I love the movie “Field of Dreams”. Many consider it overly sentimental, but I put it up there with “Bull Durham” as one of my two favorite baseball movies.
Much of the allure of “Field of Dreams” is the setting in an Iowa cornfield. For the movies, baseball in a cornfield is fine. But I recently saw several ballgames in a Midwestern cornfield and found it distressing.
Faced with the need for a new ballpark five years ago, the Omaha Triple-A ballclub, now known as the Storm Chasers, left their old location near downtown Omaha to build a new ballpark fifteen miles away.
Not only is Werner Field remote from Omaha, it’s remote from pretty much everything. It’s mostly surrounded by cornfields and hayfields. Except for a row of homes on a ridgeline beyond the rightfield fence, one other residential neighborhood, and a few industrial buildings, the ballpark is four miles from anything.
Nor are there good ways to reach the ballpark except by car. There’s no transit to the park. There is a bike lane on the rural highway leading to the park, but the lane hadn’t been cleaned in awhile. For the three games I watched at the ballpark, I didn’t see a single bicyclist or pedestrian either on their way to the park or going anywhere else.
To be fair, the park may someday be adjoined by other non-agricultural land uses. There were signs describing the ballpark as the first phase of a development planned to eventually include residential, office, retail, and industrial uses. And the Omaha-Council Bluffs metropolitan area is growing enough, roughly 100,000 between 2000 and 2010 with a similar rate expected to continue, to absorb the new development.
But a good urban plan would have allowed the downtowns to accept 100,000 new people. And even failing that, there are many cornfields closer to Omaha and adjoining existing development that could have been converted into a ballpark.
Werner Park is the worst kind of drivable suburban sprawl. Indeed, calling it suburban is a stretch. It’s drivable rural sprawl. It’s a nice ballpark, but in a horribly wrong location.
To make the situation worse, there was an available urban alternative. The park from which the Storm Chasers moved was Rosenblatt Stadium, which also served as the long-time home of the College World Series. Rosenblatt was aging and a new venue was required. So the Storm Chasers moved fifteen miles to their new 8,500-seat ballpark in a cornfield. And a new 24,000-seat ballpark, TD Ameritrade Park, was built in downtown Omaha for the College World Series.
That’s right. Two largely comparable but separate ballparks, with a combined construction cost of $164 million, were built simultaneously fifteen miles apart.
I asked a number of folks why the functions of the two parks hadn’t been combined. Two reasons were given. First, the College World Series would have required the Storm Chasers to take an annual two-week roadtrip. Second, 24,000 seats are too many for a Triple-A ballclub.
As a former minor league ballclub owner, I understand the latter concern. If too many seats are available, fans don’t have a reason to make advance purchases. Instead, they can plan on buying walk-up tickets. But if they don’t have tickets in hand, they can easily make gameday decisions to skip the game. It’s the reason that many new Major League ballparks have 40,000 seats, compared to the 55,000-seat stadiums of three decades ago.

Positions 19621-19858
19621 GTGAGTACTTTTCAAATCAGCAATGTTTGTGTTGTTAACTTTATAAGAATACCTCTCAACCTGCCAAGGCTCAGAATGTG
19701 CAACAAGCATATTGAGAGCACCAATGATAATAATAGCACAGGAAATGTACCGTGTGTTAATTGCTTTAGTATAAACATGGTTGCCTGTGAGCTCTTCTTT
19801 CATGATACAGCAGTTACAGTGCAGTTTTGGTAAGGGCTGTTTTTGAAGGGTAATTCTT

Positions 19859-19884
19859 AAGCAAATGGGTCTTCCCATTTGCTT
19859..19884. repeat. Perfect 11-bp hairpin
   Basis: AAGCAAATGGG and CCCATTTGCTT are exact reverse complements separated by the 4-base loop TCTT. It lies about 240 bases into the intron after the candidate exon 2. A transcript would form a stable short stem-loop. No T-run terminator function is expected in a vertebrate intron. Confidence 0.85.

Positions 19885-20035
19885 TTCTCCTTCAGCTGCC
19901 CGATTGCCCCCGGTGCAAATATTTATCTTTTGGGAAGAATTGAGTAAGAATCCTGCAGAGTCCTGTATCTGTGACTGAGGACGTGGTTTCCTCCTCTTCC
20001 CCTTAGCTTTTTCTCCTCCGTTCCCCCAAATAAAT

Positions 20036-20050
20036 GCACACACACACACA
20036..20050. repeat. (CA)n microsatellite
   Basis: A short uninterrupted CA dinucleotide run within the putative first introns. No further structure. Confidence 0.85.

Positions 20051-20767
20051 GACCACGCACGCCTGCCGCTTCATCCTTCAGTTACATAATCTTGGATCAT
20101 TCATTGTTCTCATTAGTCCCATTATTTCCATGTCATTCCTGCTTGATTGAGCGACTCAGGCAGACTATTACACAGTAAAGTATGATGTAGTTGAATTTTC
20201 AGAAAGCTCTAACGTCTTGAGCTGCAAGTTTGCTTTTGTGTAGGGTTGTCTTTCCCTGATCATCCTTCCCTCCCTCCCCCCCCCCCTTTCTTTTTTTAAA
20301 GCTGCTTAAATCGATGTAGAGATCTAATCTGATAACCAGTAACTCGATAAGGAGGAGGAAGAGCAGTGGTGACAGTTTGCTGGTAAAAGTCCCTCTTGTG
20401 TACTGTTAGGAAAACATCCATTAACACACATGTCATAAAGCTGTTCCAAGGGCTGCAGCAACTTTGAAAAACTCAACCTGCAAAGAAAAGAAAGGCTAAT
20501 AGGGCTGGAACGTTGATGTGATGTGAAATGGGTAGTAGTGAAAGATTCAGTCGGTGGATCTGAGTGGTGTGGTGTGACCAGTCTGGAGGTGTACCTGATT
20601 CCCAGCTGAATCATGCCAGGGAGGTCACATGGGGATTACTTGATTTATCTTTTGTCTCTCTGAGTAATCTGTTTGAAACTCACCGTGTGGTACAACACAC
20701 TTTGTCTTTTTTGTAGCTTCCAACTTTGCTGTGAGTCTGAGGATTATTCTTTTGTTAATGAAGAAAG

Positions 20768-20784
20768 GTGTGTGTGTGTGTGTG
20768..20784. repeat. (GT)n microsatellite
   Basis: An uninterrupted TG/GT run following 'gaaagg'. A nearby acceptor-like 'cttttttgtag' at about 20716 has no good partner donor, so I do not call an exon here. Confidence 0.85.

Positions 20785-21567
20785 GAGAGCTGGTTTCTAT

So the scheduling and capacity issues are legitimate concerns. But were they sufficient to justify building two ballparks, one of which is the definition of sprawl? Not even close. The issues are challenges to be overcome, not roadblocks.
Schedule-makers must regularly accommodate special scheduling concerns.
And making a ballpark that will function well at 24,000 seats for two weeks and at 10,000 seats for the remainder of the year is a design criterion which architects would love to tackle. Perhaps the upper sections could be blocked off except during the College World Series and a second, less grand, entrance provided for the Triple-A games.
As an architect friend noted when I told him about the dual ballparks, “I understand the constraints, but they don’t justify that solution.”
And the rewards for solving the challenges would have been significant. Attendance for the Storm Chasers would likely have been higher in downtown Omaha. Watching a ballgame would become available to those who rely on transit. And the streetlife around TD Ameritrade Park would receive a boost. It’s a nice neighborhood, but one that would have benefited from several thousand Triple-A ball fans going to and from 72 ballgames a year.
For “Field of Dreams”, baseball in a cornfield is fine. But for real life ballclub in a world where we should be more aware of using our assets wisely, it’s a huge blunder. In baseball terms, Werner Park was a whiff.
As always, your questions or comments will be appreciated. Please comment below or email me. And thanks for reading. - Dave Alden (firstname.lastname@example.org)
Dave Alden is a Registered Civil Engineer. A University of California graduate, he has worked on energy and land-use projects in California, Oregon, and Washington. He was also the president of a minor league baseball team for two seasons. He lives on the west side of Petaluma with his wife and two dogs. The blog that he writes can be found at Where Do We Go from Here. He can also be followed on Facebook, LinkedIn, Twitter, and VibrantBayArea.